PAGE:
For a number of years I hosted holidays, but no one returned the favor, so now I just do without or invite myself.

But I do try to remember what it was like for me raising 5 kids, how I would be so involved in daily busy living I probably did not pay much attention to mom and dad.

I raised them to be independent and responsible. I think it is up to me to also be independent and responsible for my own well being.

I must remember that they owe me nothing, my love for them is not conditional.

Different perspective
by: Alison NY

Just so you get a different perspective, let me tell you about my life with two boys (age 37 and twins) who both live within walking distance of my house.

I cannot get away from them. I am either babysitting or loaning yard tools or housing a vehicle in my garage.

Both of them consult me on any number of issues cause their spouses are smart enough to send them my way so they don't have to listen to them. Stomach aches, acid reflux, aches and pains. Call mom.

I wish cell phones had never been invented. I can't shop without a call from someone, especially a granddaughter who calls (a parent has to dial the phone) and says in a pathetic sweet voice "I come to your house today, Grandma?" I never ever say no. And they know it.

Just this weekend I said to myself....this is YOUR weekend. Go shopping, garden, go to the movies. Turn off your phone.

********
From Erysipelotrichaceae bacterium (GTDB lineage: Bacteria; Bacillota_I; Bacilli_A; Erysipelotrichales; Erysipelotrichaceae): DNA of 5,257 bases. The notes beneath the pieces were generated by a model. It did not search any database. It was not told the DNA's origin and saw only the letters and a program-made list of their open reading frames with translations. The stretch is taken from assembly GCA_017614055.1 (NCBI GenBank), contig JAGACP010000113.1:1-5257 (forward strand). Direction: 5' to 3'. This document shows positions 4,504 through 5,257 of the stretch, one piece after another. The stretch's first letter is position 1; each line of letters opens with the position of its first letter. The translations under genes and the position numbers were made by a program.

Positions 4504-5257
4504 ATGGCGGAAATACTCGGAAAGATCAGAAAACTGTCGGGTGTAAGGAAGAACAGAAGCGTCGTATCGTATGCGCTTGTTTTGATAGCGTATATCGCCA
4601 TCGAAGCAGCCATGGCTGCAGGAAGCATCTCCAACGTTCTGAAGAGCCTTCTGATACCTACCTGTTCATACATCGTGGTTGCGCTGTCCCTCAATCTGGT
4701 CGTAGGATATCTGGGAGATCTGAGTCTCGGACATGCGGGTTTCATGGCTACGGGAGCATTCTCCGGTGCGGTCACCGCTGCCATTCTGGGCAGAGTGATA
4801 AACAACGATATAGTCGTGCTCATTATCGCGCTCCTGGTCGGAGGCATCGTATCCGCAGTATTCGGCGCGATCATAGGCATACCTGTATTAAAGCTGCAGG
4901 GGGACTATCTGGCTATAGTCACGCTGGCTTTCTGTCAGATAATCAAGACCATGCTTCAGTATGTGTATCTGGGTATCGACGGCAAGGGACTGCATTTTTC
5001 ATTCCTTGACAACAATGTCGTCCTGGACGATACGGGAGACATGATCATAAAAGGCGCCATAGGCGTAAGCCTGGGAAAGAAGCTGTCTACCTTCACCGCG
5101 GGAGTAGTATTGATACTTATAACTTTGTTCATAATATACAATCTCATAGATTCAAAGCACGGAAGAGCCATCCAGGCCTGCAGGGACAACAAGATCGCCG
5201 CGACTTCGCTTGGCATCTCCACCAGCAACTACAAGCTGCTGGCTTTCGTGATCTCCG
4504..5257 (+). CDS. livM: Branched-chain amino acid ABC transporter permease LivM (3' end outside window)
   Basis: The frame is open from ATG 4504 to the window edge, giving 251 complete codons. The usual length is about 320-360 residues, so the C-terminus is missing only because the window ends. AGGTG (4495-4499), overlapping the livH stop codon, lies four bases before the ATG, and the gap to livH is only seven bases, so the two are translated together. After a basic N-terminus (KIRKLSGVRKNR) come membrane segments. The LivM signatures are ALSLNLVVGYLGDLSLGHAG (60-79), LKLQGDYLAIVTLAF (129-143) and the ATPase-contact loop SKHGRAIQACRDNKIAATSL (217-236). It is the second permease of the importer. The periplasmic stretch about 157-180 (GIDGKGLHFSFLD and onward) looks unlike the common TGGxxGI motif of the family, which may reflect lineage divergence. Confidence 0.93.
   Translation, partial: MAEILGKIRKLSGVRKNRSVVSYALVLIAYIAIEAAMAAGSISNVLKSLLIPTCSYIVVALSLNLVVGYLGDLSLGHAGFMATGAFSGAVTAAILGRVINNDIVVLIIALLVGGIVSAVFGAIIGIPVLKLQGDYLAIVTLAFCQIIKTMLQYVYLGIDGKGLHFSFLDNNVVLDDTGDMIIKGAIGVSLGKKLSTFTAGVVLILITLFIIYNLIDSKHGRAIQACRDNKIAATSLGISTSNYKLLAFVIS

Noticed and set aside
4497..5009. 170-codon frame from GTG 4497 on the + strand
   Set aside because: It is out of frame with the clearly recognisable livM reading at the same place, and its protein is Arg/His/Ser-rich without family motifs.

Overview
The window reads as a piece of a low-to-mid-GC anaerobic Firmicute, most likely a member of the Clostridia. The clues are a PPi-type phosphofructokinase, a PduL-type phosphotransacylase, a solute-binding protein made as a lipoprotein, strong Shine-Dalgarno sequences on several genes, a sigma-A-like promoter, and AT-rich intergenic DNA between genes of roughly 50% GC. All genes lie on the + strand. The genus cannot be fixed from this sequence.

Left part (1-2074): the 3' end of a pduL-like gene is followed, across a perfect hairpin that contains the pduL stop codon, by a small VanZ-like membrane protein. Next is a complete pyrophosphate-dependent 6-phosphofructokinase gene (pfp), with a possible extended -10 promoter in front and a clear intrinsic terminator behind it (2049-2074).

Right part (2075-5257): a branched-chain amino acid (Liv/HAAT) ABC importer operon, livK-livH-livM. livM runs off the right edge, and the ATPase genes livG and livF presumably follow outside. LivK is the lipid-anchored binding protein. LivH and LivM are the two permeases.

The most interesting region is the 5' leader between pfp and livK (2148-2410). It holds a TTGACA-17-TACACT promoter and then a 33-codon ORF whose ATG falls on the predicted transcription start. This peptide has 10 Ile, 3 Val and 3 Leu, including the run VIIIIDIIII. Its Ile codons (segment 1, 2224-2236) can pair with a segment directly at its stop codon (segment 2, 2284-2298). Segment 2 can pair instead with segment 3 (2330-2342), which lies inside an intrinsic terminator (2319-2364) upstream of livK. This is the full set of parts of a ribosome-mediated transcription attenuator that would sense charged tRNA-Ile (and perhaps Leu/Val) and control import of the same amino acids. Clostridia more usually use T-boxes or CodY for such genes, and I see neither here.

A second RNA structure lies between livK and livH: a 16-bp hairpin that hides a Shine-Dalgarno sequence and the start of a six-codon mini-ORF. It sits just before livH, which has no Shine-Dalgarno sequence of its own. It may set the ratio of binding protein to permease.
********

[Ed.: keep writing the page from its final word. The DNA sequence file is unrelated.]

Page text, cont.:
Guess what? I am babysitting.

I have expressed to my kids that I am NOT their best friend, even though I have heard myself referred to as that often from both.

I have friends who lament the fact that their grandchildren live hundreds of miles away and they never see them. A week a year, if that. Face time on the phone.

But they go on day trips, vacations, have jobs volunteering. They don't have to consider the needs of their children when determining their own plans anymore.

Enjoy your time as an aging woman and find friends your own age to do things with.

I think our generation wanted to stay friends with our kids forever...helicopter parenting. But really...we need to find our own happiness and contentment.

Schedule family time
by: Redman Catskill

Polly - Explain to your children that you would like to spend more time with them. Do your children and grandchildren live nearby? Invite them over for lunch or dinner. If possible, make it a regular weekly event.

Teenagers are at that age where they are doing their own thing and trying to find themselves. It sounds like you have a lot of love to give. You might also want to consider volunteering with a foster grandparent program in your area.

Don't feel bad
by: Tommy

Greetings Polly, in this electronic cellphone/internet world people are simply not getting together face to face.

They think just by making a comment or liking something you post is sufficient to maintain isn't.

I think most family members simply fill up their lives with daily routines and tasks that may place visiting our parents near the bottom of the list that they rarely get to.